Ram (not his real name) is a CMO. He is also a close friend. And one evening, after a few glasses of wine, and talking about the problems that plague the universe, he confessed to me that he was going through intense helpless panic. I was completely taken aback. “It’s digital,” he said. “Each day, the stats get more scary for us. The fact that they are not watching TV, or how much time they are spending online. My boss’s daughter is on social media, and he has been bugging me for a social media strategy. And I don’t even have a digital team. By the time we hire a team for digital, our competitor will have got 4,00,000 fans on Facebook! We will be so behind.”
Long after Ram left, I kept thinking about our conversation. Would the hiring of a digital team really solve Ram’s problem, and his sense of panic? I began de-constructing the hypothesis: ‘Digital solves CMO problems’.
But what is digital? Facebook? Mobile apps?Conversely, what is not-digital? Print? TV? Billboards? Sponsorships?
Is that really true anymore?
TV is digital today. So are billboards, especially the shiny new ones that allow interaction. And sponsorships have become digital. Retail is now making the leap as well with hand-helds in shopper’s hands. Even Print is digital. So, digital is not in a place, or a specific specialty or discipline. In fact, our real lives and digital lives are converging every day – becoming inseparable; just as much as our work lives and personal lives are becoming so. And it’s becoming about anything that is a screen and allows interaction wherever we are – mobiles, tablets, and anything that allows us to touch or send a signal to something else.
So, is there really a digital and non-digital? Isn’t digital Everything? Tomorrow? Our lives?
In this scenario, will it really help Ram if he hires a digital team? Because that is what a lot of brands are doing today – hiring digital teams who are tasked to figure out a FB strategy. Or a Pinterest strategy. Or a mobile strategy. Or how to be the first one to have used Instagram in their industry. Ironically, the way ‘digital’ is given prominence is completely wrong. Digital is seen as the answer to every problem, a panacea that cures all problems. Increasingly, when marketers refer to ‘digital’, they start at the tactics, hoping to post-rationalize tools and tactics – a sure formula that spells disaster!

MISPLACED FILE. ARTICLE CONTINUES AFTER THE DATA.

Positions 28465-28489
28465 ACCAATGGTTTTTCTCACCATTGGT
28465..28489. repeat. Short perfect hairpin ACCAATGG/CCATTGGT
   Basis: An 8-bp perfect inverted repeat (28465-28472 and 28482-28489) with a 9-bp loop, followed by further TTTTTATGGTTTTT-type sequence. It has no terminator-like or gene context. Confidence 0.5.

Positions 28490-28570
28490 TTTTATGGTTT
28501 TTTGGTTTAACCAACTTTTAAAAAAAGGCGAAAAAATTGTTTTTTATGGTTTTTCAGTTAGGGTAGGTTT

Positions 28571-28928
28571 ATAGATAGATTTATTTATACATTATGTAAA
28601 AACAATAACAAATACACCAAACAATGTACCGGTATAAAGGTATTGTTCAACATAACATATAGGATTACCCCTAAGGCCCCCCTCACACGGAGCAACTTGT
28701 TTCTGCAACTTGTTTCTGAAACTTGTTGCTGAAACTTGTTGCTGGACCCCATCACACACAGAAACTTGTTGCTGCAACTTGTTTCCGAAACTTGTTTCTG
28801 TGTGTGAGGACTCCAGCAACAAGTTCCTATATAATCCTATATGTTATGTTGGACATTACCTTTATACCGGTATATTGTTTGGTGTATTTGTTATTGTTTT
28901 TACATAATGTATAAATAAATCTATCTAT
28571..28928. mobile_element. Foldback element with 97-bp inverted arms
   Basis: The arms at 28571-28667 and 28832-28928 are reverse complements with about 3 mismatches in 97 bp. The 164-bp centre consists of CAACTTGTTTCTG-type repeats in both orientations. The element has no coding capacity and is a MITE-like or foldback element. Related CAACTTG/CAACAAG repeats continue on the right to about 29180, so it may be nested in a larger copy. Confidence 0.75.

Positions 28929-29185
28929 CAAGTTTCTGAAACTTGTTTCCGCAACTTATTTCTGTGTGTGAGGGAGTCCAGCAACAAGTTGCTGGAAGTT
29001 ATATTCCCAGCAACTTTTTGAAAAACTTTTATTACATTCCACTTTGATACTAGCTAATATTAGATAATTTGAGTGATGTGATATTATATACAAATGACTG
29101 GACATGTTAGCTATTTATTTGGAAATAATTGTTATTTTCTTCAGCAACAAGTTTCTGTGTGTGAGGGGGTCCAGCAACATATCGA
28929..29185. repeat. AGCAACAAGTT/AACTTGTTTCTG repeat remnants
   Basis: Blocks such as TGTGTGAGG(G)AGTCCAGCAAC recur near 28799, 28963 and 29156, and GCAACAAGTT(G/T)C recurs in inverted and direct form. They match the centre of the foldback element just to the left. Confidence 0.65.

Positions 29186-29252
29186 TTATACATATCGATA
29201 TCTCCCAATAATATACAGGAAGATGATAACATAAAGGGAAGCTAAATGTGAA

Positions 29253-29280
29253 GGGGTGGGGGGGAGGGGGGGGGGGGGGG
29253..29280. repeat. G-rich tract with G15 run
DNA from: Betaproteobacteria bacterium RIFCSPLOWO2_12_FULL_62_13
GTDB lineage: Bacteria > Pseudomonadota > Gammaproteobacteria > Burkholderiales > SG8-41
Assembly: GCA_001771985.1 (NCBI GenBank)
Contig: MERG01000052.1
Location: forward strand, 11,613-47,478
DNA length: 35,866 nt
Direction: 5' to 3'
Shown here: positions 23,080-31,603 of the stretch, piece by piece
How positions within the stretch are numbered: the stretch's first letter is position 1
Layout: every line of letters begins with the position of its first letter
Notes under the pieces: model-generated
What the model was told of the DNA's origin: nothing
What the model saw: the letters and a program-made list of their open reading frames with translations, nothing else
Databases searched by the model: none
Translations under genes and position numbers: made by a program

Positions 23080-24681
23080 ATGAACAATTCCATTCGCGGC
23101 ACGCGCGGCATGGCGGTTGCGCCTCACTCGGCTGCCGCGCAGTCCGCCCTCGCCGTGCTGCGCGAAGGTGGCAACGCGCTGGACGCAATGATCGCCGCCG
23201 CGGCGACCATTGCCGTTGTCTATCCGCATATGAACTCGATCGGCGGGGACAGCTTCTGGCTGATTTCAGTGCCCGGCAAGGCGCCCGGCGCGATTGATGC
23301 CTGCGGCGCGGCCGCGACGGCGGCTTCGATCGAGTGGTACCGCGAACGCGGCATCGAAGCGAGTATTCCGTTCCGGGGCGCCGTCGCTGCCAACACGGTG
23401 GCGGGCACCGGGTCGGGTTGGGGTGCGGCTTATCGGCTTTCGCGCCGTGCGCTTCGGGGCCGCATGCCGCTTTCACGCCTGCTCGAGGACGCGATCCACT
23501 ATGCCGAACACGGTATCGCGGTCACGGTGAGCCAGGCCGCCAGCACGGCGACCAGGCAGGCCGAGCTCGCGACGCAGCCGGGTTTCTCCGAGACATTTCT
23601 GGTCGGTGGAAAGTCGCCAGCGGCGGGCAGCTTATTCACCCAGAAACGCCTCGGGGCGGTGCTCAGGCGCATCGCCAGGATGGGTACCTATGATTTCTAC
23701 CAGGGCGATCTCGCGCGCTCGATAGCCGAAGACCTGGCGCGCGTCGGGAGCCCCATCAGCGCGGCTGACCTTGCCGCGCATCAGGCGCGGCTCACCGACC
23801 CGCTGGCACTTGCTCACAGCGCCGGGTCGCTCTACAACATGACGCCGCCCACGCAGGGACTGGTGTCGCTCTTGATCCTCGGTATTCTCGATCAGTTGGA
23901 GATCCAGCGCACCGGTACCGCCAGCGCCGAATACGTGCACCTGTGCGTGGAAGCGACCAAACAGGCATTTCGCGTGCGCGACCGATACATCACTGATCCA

Because it’s really not about digital.
It’s about marketing.
And marketing has to create business impact or become irrelevant. Business objectives define marketing objectives, which inform marketing strategy, from which marketing tactics are derived. It’s about consumer insights, and determining how to create a marketing strategy based on the consumer insights. And consumer insights that show how consumers’ lives are converged using digital channels.
Ram will only be able to get over his panic if he continues to be confident about what his job as a marketer is. And that the tenets that he used yesterday about how to meet his business’ objectives has not changed. The channels he needs to employ to meet these objectives have changed, and therefore the tactics will change. And that cannot be left to a silo specialty called digital. It’s the entire marketing organisation that needs to integrate digital as a core facet. Digital has changed the marketing organisation – because it cannot only be about specialists in the so-called non-digital disciplines either any more. Print, TV, outdoor, digital – all need to integrate as ONE marketing organisation.
Let’s stop worrying about the tactics. They will change. Let’s remember what our real jobs are as marketers.
And knowing that we know the basics of marketing, lets sleep better tonight.
(The author is chief executive officer, VML Qais, and is based in Singapore. Views expressed are personal).